BDB: How do you generally begin: theme, character, image?

CB: I never know. It changes from project to project. Sometimes I begin with a dramatic image, of someone-doing-something. I don’t have any rules about where I should begin. Out with the rules!

BDB: As well as novels, you've published nonfiction, which I always recommend to my students because of your non-generic slant. Talk about your collection, Burning Down the House, and how this came about, as well as the controversy at least one of these essays inspired.

CB: I’ve been associated for years with the Warren Wilson College MFA program for writers, and I’ve given many lectures there. I revised them for that book. It was never my intention to give how-to lectures. If you give how-to advice, you’re involved in the how-to-write-literature racket. Instead, I tried to isolate certain features of cultural life (how we gossip, for example) and compare those features to how we tell, write, and read stories. Two essays in that book (Burning Down the House) got me into some controveries: the essay “Against Epiphanies”—which some readers mis-read as an attack on insight—and the “Dysfunctional Narratives essay, which was interpreted as an attack on our mealy-mouthed Chief Executives, who had disavowed responsibilty for bad outcomes. That’s just what it was.

BDB: How do you merge all of the various forms you write and publish in--short stories, novels, nonfiction? How do you decide what you're going to spend the next however long on a particular project?

CB: It’s whatever I also want to do next. I follow my impulses.

BDB: You're also an instructor! You must be highly organized, to be so prolific and to teach as well.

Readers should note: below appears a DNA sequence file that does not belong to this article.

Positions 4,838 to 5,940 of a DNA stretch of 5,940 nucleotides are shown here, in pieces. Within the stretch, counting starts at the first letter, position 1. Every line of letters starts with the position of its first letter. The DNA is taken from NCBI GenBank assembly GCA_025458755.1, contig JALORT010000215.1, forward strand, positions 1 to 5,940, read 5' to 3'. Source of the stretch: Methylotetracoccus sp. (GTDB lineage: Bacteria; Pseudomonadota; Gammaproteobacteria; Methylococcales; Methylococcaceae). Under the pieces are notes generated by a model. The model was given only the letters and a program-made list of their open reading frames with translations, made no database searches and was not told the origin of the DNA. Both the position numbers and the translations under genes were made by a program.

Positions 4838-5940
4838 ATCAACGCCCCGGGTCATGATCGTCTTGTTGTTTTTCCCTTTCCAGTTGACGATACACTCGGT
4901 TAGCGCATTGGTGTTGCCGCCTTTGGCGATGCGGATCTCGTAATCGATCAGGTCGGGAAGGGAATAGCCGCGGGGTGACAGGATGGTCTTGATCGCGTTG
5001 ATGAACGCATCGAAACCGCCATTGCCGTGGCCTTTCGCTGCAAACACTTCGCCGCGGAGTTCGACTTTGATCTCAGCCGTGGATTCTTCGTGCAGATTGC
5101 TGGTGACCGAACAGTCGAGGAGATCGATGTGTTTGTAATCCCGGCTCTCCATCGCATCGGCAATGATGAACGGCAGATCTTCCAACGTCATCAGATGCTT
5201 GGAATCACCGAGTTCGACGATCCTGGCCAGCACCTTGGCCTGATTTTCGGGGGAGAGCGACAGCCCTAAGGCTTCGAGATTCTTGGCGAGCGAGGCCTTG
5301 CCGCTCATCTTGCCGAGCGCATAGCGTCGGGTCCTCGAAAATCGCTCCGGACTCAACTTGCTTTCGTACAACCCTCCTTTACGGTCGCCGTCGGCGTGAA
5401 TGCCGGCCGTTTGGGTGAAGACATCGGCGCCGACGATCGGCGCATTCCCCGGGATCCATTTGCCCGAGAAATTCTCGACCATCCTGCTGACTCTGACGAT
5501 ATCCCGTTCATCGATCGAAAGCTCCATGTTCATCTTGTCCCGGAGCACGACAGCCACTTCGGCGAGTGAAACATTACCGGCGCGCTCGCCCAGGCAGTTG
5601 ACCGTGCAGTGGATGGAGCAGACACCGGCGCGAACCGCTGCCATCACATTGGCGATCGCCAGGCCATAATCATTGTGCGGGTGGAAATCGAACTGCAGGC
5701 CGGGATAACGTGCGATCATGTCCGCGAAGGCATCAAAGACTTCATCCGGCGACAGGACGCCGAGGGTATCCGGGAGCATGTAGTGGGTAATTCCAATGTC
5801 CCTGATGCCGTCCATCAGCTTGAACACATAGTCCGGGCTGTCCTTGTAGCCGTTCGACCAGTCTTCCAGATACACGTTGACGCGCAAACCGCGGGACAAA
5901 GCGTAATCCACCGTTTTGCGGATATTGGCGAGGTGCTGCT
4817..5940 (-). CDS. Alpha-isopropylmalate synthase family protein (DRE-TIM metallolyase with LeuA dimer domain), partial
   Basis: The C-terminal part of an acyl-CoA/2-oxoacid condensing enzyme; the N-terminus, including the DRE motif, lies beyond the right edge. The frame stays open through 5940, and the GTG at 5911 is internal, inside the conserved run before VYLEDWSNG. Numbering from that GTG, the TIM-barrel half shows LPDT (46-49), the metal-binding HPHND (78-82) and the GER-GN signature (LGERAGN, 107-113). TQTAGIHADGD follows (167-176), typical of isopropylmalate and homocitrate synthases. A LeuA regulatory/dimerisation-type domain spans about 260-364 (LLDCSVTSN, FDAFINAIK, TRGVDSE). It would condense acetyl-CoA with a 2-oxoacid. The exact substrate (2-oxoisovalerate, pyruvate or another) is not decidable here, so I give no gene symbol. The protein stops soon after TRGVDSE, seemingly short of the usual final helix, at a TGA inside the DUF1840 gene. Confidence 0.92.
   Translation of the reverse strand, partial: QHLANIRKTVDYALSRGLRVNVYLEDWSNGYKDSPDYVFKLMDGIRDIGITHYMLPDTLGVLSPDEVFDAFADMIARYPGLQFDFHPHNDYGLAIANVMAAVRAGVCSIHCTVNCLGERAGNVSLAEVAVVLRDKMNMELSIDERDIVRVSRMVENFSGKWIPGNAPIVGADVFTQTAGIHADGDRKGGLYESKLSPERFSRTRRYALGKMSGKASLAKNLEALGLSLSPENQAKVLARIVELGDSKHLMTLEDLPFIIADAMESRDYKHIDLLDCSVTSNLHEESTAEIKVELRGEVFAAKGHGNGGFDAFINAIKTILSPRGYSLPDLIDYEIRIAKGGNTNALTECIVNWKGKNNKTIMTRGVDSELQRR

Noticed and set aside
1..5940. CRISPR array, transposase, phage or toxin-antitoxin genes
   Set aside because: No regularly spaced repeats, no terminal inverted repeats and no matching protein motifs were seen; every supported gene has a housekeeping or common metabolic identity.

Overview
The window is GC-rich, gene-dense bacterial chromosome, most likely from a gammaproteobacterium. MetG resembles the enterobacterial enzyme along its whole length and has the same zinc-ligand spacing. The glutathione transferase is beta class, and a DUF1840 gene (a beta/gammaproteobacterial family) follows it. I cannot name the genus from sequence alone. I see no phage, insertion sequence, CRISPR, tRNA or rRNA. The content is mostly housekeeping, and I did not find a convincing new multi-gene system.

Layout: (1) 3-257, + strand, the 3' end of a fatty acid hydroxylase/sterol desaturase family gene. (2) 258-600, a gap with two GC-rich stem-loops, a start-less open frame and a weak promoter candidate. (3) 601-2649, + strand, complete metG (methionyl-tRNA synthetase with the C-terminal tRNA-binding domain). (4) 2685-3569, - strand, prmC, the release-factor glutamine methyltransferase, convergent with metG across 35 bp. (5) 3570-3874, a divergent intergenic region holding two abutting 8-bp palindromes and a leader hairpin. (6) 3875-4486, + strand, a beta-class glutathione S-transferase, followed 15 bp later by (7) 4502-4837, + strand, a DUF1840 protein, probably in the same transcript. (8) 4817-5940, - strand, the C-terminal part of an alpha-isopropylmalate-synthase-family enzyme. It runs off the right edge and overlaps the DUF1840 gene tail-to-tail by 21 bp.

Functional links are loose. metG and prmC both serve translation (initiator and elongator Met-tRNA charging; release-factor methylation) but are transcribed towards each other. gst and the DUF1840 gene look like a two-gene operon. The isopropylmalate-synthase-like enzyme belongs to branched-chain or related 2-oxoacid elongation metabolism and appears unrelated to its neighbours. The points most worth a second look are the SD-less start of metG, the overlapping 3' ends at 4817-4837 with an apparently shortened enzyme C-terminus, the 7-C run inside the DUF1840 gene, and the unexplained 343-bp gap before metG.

CB: No. I feel that I’m completely disorganized. It’s a wonder that I get anything done at all.

BDB: By the way, how do you teach writing? I've read that you"eschew how-to
tutorials on fiction writing."

CB: I try to read the work as closely as I can, and then describe it to the writer. After that, if the form and content seem to be at cross-purposes, I’ll try to say why.

BDB: In The Soul Thief, there is some of the best description about Los Angeles, as if you've never been here. Yet, you say you've traveled here often. Talk about writing landscape.

CB: You sometimes have to write about a place as if you’re a stranger to it. The description of LA in that book is a stranger’s description of it, in which details that residents take for granted are made strange again—odd, and worthy of attention. I never get used to LA, much as I sometimes like it.

BDB: Do you ever concern yourself with the marketplace? Seems the marketplace hangs over so many writers' heads.

CB: No, not any more. If you think too much about the marketplace, you turn into a hack. Of course you think about readers, but you can’t be too concerned with sales.

BDB: What are your reading right now?

CB: I just finished Richard Price’s Lush Life and Scott Spencer’s Willing. I’m also re-reading War and Peace, in sections, and I have Imre Kertesz’s Detective Story nearby.

BDB: Any words of wisdom for our [ASJA] members?

CB: No. I probably need words of wisdom more than they do.

1 comment:

Allison Johnson said...

I LOVE Charles Baxter! He is so right on with this insights about writing. Simple yet helpful advice. Great interview.